• AoM 9 Risk Management: Last year TBS encouraged LAC to implement the targets established within its corporate risk profile across the organization, as well as fully develop and implement a risk management framework. LAC has addressed these areas since last year and as a result has improved its rating from "opportunity for improvement" to "acceptable". LAC is encouraged to implement its three-year Integrated Risk Management action plan.

Two areas have been identified as fundamental to the mandate of the organization. LAC has retained an "acceptable" rating for Information Management and maintained an "opportunity for improvement" for the Management of Security.

  • AoM 12 Information Management: In this area, LAC has maintained its rating of "acceptable", however, the organization is encouraged to continue to improve its recordkeeping practices and finalize its plan regarding the retention and disposition of documents.
  • AoM 8 Management of Security: LAC has addressed most issues that were identified last year such as increasing its human resources capacity in the area of security and meeting standard requirements of the management of information technology security. LAC is encouraged to finalize and fully develop and implement its Departmental Security Plan for next year.

The Treasury Board Secretariat has identified the following new management priority for next year related to core AoMs:

  • AoM 1 Values and Ethics: LAC is encouraged to develop an action plan that will address related areas of weakness in the 2011 Public Service Employee Survey.

In addition, the Treasury Board Secretariat has identified the following area for follow-up work in 2012-13:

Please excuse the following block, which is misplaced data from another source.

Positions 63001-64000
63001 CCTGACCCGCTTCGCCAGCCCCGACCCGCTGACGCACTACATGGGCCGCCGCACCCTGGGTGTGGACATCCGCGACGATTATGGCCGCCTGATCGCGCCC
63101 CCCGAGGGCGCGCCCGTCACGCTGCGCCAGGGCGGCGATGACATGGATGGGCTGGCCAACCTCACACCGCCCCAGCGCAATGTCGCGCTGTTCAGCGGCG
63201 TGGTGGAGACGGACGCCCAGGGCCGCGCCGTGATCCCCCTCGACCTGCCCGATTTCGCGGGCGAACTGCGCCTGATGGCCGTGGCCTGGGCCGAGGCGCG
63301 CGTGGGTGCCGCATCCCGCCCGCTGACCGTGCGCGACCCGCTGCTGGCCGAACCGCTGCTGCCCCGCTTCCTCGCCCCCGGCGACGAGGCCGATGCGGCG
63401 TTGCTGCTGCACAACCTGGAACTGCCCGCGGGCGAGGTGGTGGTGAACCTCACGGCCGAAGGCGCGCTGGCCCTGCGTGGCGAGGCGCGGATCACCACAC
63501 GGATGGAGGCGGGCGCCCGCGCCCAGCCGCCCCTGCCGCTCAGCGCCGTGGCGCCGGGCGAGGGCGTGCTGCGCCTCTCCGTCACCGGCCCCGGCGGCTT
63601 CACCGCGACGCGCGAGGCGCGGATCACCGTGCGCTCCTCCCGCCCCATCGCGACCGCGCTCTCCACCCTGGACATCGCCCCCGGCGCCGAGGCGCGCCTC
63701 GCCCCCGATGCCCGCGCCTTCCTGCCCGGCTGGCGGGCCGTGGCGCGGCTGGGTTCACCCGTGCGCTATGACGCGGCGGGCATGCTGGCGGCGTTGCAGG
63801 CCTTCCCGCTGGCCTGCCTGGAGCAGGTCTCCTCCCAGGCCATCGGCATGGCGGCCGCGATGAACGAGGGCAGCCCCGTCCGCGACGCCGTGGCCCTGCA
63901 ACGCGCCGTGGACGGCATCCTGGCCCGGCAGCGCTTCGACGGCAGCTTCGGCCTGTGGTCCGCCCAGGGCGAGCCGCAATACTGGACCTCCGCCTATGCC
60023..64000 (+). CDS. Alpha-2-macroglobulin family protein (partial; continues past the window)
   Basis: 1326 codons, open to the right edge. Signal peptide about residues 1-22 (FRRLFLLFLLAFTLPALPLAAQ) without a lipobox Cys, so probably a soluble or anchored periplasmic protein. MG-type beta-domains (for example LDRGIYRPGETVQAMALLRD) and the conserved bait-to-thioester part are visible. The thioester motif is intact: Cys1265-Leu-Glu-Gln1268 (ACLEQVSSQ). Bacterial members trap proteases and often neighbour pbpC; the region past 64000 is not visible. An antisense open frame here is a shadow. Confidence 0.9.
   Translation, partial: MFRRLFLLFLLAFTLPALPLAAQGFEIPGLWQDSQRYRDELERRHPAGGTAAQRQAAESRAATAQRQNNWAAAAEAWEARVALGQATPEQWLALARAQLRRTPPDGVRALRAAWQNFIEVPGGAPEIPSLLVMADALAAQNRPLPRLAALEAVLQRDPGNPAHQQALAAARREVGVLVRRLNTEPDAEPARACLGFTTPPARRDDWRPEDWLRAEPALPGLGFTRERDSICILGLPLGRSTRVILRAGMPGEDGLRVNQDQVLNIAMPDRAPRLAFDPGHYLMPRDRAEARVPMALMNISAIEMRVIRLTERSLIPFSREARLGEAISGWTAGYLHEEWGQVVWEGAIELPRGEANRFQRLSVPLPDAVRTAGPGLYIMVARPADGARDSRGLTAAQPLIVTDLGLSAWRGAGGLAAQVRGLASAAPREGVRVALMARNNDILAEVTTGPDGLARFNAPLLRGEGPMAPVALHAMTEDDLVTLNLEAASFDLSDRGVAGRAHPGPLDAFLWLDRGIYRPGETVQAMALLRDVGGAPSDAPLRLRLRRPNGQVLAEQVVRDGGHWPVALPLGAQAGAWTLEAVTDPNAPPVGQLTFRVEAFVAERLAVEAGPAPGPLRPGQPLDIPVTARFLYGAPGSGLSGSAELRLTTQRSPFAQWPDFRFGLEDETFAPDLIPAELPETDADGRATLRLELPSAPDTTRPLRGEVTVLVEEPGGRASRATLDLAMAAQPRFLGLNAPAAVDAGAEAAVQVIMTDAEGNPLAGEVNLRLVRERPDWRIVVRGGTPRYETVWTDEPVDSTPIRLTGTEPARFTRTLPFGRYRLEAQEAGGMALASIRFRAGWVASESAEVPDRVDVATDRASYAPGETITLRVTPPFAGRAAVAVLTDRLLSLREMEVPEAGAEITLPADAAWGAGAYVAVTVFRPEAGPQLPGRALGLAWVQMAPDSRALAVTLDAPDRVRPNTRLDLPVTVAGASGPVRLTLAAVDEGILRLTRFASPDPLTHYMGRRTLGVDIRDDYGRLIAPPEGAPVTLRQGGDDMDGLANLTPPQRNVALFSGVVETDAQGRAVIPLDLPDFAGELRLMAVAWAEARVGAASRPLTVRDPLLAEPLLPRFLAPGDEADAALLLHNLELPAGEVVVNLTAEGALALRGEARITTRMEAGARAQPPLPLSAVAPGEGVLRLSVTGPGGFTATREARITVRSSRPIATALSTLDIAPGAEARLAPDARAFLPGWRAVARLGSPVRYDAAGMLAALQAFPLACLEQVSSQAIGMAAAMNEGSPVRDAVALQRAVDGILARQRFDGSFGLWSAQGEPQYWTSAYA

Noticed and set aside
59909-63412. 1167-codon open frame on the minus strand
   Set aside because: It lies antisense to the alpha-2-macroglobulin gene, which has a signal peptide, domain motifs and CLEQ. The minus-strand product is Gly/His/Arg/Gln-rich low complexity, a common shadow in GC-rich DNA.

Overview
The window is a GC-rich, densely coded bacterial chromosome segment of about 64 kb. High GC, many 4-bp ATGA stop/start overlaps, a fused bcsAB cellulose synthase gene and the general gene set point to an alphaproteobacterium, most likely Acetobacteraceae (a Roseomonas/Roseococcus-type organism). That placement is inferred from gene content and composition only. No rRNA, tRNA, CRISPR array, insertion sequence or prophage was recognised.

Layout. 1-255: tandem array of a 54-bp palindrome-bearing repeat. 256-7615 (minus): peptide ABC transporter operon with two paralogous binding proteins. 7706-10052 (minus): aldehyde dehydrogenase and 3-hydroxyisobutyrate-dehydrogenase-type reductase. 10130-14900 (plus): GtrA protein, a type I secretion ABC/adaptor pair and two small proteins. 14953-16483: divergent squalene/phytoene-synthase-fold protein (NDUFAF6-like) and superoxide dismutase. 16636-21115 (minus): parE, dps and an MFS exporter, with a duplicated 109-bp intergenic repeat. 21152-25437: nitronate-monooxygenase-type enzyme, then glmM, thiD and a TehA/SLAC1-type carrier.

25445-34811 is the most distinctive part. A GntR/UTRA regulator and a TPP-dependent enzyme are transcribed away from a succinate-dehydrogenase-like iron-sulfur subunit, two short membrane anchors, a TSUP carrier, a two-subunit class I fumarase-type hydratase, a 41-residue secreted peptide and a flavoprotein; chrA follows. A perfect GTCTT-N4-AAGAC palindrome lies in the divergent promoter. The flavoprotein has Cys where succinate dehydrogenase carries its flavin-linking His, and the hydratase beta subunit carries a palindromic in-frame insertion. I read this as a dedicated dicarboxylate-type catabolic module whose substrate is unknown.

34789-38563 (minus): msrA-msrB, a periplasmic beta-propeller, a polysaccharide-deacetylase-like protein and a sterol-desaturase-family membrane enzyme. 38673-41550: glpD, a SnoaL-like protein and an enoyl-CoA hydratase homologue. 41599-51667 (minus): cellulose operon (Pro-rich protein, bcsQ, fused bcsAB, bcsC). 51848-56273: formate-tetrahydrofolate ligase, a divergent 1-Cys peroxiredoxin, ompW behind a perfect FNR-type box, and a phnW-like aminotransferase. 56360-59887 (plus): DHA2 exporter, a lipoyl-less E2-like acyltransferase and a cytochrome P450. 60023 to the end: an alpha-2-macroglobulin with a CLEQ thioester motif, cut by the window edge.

• AoM 8 Security: Given the department's mandate, development and approval of the Departmental Security Plan should be a management priority.

1. Values and Ethics

  Opportunity for Improvement    
Highlights Opportunities

1.1 Culture: Opportunity for Improvement

  • While recognizing the efforts undertaken, the organization demonstrated to a limited extent that it reflects and supports public service values and ethics. Additional information is contained in the following bullets.
  • The organization achieved a satisfactory score on the PSES question measuring to what extent employees perceive that their department/agency treats them with respect.
  • The organization achieved a satisfactory score on the PSES question measuring employee perception of how hard their department/agency works to create a workplace that prevents harassment.
  • The organization scored low on the PSES question measuring whether employees feel they can initiate a formal recourse process without fear of reprisal.
  • The organization scored low on the PSES question measuring employee perception of whether discussions about values and ethics occur in their workplace.
  • There is substantial evidence to demonstrate that the organization is developing a culture based on values and ethics.
  • There is insufficient evidence to demonstrate how managers and employees apply values and ethics principles in their daily work.

1.2 Leadership: Opportunity for Improvement

  • While recognizing the efforts undertaken, the organization demonstrated to a limited extent that its leaders promote and visibly support values and ethics. Additional information is contained in the following bullets.
  • The organization scored low on the PSES question measuring whether employees perceive that senior managers lead by example in ethical behaviour.